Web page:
You are ten minutes into your lesson and it is not turning into an all-star lesson. Everyone looks bored and the content you are presenting doesn’t seem to come across as overly interesting. It’s time to save the lesson by getting the class involved—get them talking. So you naturally ask a question, “So brethren, what are your thoughts on the scripture I just read?”

And then you wait….

…and you wait

…and wait


…still waiting

By this time the feeling of awkward silence settles on the class like it did on your first date in high school, sweat beads appear on your forehead and you just can’t take it anymore, so you break the silence yourself. “Well….ok….What about this…” By the time you finish answering your own question you get a few nods from the quorum. You then look uncomfortably back down at the lesson manual and move to the next point.  Hopefully there is a next point.

Tough crowd, eh? What is it that makes a crowd tough? Let’s consider this exchange of ideas from the perspective of a class member. Remember the last time you were in a Sunday School class and the teacher asked a question that you knew the answer to but you didn’t raise your hand? Or you whisper the answer under your breath? Why does this happen? Why don’t you raise your hand and proudly proclaim the answer to the question?

When we walk into a room with a group of people, regardless how familiar they are to us, our comfort level seems to reset. We naturally put our guard up and our personality takes a back seat. As soon as we regain that comfort we then have no problem expressing ourselves.

Get them to hear their own voice

Many instructors in church jump into their lesson without realizing everyone in the room is in a closed state. No matter how intriguing you sound they won’t participate even if they know the answer. It is your responsibility as the instructor to prime the pump before you start with your lesson plan. The mental switch happens once they hear their voice among the group and realize they are safe to participate. This involves simply asking basic questions and having a natural conversation with the group.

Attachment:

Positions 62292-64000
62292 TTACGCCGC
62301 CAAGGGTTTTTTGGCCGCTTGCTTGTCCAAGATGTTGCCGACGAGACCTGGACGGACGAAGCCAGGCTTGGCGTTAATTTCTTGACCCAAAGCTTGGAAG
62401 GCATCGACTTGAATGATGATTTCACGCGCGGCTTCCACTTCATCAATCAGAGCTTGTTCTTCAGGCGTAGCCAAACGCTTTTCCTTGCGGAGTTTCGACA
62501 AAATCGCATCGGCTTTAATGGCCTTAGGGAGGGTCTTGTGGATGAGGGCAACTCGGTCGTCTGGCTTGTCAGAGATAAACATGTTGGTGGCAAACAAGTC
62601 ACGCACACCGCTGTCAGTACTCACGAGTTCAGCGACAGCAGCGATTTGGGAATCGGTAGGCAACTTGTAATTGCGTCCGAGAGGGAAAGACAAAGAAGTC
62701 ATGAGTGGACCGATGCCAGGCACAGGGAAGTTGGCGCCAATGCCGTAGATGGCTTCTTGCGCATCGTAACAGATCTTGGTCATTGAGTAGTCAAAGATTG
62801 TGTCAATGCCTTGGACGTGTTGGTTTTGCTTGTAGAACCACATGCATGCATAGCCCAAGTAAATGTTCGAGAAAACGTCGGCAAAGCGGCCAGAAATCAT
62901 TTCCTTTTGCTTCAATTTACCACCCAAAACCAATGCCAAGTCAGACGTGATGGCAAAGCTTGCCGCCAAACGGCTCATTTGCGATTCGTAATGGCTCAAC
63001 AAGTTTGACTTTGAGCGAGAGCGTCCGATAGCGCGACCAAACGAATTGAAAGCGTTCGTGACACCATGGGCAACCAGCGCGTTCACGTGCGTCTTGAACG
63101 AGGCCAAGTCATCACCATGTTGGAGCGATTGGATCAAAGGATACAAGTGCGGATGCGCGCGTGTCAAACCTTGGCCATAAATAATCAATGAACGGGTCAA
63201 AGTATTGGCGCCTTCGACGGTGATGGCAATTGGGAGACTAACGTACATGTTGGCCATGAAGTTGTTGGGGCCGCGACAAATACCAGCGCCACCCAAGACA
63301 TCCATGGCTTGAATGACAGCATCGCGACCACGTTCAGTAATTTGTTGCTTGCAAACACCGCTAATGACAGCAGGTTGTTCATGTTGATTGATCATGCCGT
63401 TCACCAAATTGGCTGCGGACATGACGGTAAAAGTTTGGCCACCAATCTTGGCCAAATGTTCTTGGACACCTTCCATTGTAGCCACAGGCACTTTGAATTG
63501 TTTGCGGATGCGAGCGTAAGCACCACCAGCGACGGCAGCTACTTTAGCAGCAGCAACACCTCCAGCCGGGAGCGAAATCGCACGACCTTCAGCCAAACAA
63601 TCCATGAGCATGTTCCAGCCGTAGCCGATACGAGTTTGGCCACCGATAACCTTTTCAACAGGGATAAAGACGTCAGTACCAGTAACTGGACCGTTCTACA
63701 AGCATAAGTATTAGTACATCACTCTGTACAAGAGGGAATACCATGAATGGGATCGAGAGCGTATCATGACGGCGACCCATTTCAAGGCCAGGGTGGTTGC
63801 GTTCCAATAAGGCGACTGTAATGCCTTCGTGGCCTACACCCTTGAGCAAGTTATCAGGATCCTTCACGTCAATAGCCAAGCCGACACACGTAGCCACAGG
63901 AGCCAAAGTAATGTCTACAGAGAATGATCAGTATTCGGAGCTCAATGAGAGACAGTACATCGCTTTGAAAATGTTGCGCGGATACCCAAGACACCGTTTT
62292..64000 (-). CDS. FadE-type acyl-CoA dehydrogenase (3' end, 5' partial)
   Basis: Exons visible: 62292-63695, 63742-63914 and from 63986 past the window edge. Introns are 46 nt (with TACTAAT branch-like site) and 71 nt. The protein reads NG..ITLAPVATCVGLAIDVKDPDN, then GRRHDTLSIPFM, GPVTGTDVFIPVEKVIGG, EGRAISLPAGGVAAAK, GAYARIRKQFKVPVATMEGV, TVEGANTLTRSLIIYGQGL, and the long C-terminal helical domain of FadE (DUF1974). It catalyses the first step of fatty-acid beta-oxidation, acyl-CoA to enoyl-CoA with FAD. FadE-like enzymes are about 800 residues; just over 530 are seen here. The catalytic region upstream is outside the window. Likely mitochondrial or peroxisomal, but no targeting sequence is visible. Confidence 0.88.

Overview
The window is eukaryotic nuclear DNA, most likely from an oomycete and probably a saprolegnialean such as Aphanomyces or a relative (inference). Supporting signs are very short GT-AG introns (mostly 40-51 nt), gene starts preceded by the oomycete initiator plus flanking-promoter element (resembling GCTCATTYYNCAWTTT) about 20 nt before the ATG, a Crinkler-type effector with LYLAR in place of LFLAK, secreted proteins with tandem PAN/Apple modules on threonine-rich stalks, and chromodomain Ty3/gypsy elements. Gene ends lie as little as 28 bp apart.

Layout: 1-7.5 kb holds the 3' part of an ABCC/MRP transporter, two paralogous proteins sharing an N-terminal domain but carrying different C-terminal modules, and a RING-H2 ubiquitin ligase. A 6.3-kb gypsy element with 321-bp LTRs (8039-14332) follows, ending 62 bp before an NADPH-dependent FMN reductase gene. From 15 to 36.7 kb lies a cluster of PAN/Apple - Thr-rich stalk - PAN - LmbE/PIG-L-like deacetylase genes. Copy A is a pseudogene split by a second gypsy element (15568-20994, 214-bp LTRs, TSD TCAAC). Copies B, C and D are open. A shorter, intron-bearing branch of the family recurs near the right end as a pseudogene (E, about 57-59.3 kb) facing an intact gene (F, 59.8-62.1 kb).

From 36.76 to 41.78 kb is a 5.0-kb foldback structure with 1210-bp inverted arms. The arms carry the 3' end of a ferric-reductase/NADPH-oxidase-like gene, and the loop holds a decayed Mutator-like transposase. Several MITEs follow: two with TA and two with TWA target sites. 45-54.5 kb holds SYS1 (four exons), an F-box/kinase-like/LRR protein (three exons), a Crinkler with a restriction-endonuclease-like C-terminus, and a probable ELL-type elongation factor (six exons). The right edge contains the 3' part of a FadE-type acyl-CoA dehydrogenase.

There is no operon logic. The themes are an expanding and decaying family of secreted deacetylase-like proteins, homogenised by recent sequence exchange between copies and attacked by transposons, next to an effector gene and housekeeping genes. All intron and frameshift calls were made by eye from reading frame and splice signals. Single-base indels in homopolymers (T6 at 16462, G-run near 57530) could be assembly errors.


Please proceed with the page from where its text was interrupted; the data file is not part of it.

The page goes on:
“Well thank you for making it to Gospel Doctrine today. We are going to talk about missionary work. I need five of you to quickly tell me where you served your mission.”

This is a simple question and many will feel comfortable speaking up with an answer. The trick is to make the initial questions simple and have the feel of a normal conversation.

Additional examples of questions:

  • What are some things you miss about being a missionary?
  • Who enjoyed the MTC?
  • Who hope they never have to go back?
  • Who have contact with people from their mission?
  • Who still uses the language they learned on their mission?
  • How many copies of the Book of Mormon have you shared since you returned from your mission?

At the beginning of the class should be inundated with questions such as these in order to get them in the mode of participating. Once someone responds immediately give them a follow up question. “Brother Watts, tell me in what capacity you still use your Icelandic since your mission.” Just hearing their voice in the new setting will help them feel more comfortable later on in class to speak up.

The Shy of the Shy

The above technique may work for many in the class but there will always be a group of people that simply refuse to respond to your questions. It’s important that you address this at the beginning of the lesson so all will feel comfortable participating throughout the class. Once you see who isn’t responding ask them questions directly.

YOU: “Sister Nevershares, where is it you served your mission?”
Sister Nevershares: “Antartica West Mission”
YOU: “Wow, What sort of food do they eat there?”
Sister Nevershares: “Frozen whale.”

Continue with follow up questions until he or she feels comfortable speaking in the group.

Taking the time to get the class talking at the beginning is crucial. If you are able to help the class feel comfortable with active discussion at the beginning the rest of the lesson will be much more comfortable as the teacher.

Or you can skip this step and enjoy the sound of silence after each questions.

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